Thursday, July 8, 2010

Recapping Coachella - Day 3

Okay! So! My last post about this was in May for a festival that happened in April? Who cares! I still have pictures and videos and reflections, not to mention major nostalgia about the event and ANTICIPATION for next year. Seriously - I'm not missing another Coachella in my life until I die.

Anyway, Sunday started off pretty chill - we needed to relax after the epic-ness of Saturday. I started off the day back at the Sahara tent - where else? - to see Rusko. It's interesting now to remember his set, because since then he's released his first solo production album, O.M.G. (see the reviews? they're mixed. that's because this album is, er, mixed in terms of quality,) which was in some ways a lot like how he plays a set and in other ways not at all like how he plays a set. Basically, Rusko's main genre is dubstep. But, when he plays live, he doesn't just play all wobble dubstep. He mixes in d'n'b, some reggae-inspired dub, basically just big beats. That's what the Coachella set was like: insanely danceable for a genre that can be syncopated and even arrhythmic.

Much like the Bassnectar set from the night before, the bass blasted out of the speakers with all of the subtlety of one of those magic hammers from Super Smash Brothers (N64 edition, obviously.) And it was delicious. The album is mixed in a different way, a bad way in my opinion, but this isn't about that, so I'll move on. The set was awesome.

Next we mosied over to the Gobi tent for Florence + the Machine. I don't have any pictures of her, but she was one of my most anticipated acts before the festival, and I was not disappointed. Watching her live recalled some of the performances I've seen from veteran rock goddesses on VH1 Classic - a little bit insane, but overall demonstrating powerful showmanship. Not to mention that VOICE. Miss Florence has got some pipes on her, that's for sure - and not in that kind of generic heady pop voice way that we hear so much of these days; rather it's a solid, earthy, grounded voice that I feel like would be equally great for summoning pagan gods during a cultish ritual and for entertaining a crowd. Bottom line, she's great, buy her album, she deserves to have more people know about her. (And she was recently featured on So You Think You Can Dance, which probably means more publicity for her - yay!)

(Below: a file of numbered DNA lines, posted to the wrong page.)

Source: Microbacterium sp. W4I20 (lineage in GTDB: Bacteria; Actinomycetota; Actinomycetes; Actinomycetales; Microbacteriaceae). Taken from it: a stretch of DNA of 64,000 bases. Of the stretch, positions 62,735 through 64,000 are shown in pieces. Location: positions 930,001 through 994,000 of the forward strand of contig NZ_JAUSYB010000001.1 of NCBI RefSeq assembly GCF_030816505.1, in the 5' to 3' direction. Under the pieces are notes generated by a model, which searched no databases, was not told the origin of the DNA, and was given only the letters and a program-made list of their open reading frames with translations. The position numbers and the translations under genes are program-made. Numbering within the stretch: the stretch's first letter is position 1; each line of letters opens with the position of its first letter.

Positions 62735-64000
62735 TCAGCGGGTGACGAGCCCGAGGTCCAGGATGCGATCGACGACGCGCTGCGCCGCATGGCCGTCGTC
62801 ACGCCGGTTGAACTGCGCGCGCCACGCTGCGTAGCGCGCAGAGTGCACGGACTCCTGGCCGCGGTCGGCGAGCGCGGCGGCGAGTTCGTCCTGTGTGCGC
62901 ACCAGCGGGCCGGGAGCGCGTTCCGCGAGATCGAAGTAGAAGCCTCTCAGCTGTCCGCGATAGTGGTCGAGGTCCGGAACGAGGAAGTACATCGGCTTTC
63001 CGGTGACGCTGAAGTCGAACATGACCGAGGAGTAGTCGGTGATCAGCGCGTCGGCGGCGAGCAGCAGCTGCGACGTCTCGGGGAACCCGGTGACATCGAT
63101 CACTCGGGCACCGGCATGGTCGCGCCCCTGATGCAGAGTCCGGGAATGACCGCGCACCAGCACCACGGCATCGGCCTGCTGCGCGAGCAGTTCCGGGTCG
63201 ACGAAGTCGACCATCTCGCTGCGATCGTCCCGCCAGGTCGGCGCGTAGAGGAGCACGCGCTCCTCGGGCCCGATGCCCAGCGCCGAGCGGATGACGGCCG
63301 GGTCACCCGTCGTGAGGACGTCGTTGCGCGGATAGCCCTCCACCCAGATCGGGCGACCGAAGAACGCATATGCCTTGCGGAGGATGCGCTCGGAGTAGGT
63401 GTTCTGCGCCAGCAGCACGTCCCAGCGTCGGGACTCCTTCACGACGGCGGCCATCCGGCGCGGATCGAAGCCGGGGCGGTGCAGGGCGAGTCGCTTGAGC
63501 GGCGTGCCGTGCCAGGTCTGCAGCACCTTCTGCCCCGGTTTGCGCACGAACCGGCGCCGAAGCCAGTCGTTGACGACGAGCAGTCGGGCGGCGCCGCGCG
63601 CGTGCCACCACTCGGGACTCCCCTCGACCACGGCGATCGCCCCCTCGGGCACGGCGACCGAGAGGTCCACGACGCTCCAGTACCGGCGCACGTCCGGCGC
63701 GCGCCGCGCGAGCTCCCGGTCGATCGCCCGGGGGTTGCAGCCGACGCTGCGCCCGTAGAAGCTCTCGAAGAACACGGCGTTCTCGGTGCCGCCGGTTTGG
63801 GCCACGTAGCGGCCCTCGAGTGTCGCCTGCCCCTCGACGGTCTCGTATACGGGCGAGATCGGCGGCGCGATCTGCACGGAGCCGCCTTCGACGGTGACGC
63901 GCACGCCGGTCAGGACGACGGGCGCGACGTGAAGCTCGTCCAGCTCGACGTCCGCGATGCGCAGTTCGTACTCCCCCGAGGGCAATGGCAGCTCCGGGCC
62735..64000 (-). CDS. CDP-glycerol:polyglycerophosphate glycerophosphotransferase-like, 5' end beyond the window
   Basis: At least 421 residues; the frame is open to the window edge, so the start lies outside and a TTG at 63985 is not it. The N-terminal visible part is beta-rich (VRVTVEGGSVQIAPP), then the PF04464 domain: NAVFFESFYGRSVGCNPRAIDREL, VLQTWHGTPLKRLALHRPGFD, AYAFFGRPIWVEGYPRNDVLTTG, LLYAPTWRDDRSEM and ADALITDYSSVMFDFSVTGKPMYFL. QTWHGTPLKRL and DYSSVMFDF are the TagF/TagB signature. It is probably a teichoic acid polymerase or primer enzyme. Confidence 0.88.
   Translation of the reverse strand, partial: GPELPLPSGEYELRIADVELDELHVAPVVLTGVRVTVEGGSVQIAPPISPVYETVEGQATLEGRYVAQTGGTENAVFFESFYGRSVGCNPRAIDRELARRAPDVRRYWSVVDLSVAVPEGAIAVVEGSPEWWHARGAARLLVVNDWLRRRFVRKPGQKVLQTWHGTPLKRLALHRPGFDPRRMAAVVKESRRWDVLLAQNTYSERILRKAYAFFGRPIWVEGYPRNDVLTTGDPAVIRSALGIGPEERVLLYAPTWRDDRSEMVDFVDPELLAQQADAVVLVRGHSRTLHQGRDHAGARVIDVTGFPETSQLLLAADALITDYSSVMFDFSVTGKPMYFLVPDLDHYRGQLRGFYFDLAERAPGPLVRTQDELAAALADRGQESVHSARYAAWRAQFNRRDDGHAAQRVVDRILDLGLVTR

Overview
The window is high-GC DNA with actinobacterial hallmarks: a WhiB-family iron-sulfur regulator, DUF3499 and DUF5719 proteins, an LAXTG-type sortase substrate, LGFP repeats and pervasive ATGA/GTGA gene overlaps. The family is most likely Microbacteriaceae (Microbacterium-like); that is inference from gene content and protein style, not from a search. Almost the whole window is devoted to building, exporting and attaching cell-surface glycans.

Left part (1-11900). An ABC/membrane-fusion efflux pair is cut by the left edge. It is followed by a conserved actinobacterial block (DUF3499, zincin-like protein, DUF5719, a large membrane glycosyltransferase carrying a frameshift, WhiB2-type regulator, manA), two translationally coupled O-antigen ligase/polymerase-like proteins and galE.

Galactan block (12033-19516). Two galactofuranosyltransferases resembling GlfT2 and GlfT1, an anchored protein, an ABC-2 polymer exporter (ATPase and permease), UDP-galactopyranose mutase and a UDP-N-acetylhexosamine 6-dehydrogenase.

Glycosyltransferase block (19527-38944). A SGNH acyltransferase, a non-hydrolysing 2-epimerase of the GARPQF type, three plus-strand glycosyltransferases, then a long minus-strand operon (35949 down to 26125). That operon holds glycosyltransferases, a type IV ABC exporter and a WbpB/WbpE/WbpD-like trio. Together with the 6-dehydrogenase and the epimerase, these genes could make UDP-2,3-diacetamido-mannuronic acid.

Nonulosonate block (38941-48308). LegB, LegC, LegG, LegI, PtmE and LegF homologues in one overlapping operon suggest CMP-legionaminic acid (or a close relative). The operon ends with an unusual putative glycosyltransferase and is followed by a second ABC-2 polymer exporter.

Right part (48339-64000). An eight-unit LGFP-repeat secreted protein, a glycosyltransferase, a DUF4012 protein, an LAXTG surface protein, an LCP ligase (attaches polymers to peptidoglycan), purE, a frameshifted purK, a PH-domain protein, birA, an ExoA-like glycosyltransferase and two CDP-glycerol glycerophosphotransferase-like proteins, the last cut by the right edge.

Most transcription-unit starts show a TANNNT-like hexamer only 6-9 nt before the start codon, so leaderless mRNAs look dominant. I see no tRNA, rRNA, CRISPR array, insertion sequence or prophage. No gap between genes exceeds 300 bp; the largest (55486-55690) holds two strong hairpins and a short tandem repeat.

I next romped back over to Sahara for Infected Mushroom, followed by Orbital. Infected Mushroom played a live set rather than a DJ set, which was very interesting because detractors of electronica will typically bring up the point that there are no instruments so it's not like, real music man, but that's what makes their live sets so engaging: there are instruments. They're actually playing their whacked-out sound live. I'm frankly not sure what to call Infected Mushroom anymore - they used to be known for their wicked psy-goa trance sound (which regrettably has fallen almost completely out of style with trance today, but it was awesome) and they've understandably evolved since then since it's kind of dated sounding now. Nevertheless, they're still making their dark beats relevant, and performing them fantastically well live. A very fun set.

Orbital are just mind-blowing to watch, partly because you have to appreciate how much they've done for the genre, and partly because they've still got it. Their sound is distinctly Orbital, but updated, and allegedly they're putting together some new stuff? I can't wait to hear it. It was in the middle of this set that my camera died, partly because it was spent from the weekend, but also partly because I was trying and failing to get a million good shots during this set of the spectacle of lasers they had going on all over the place. Much like their music, the lights lacked the obvious punch of many sets before them in the Sahara, but instead the visuals opted for a darker ambiance with finessed projections of colors across the top of the tent. Some faceless guys along the side of the stage kept tossing out bucketfulls of multi-colored glowsticks, so that by the middle of the set the front half of the audience participated in the overall lighting effect - lots of colors in lots of thin straight lines. It was rather minimalist, and it was very complementary with the music.

So yeah, I'm glad I got to see them.

Finally, we headed over to Thom Yorke. I had no expectations for this - I had no idea what his solo material was like and half went in the hopes that Radiohead would make a surprise appearance. To my pleasant surprise, I found that I rather liked the stuff he was playing (and he even played a few Radiohead songs, though the band did not join him.) Unfortunately by this point my body began reminding me that I'm no longer a spritely youth that can subsist on about 8 hours of sleep in three days, so I was kinda unable to fully enjoy the set. But I was prompted to check out some of Thom's solo material when I got home, so I guess marketing-wise (if not experience-wise) at least his set was a success.

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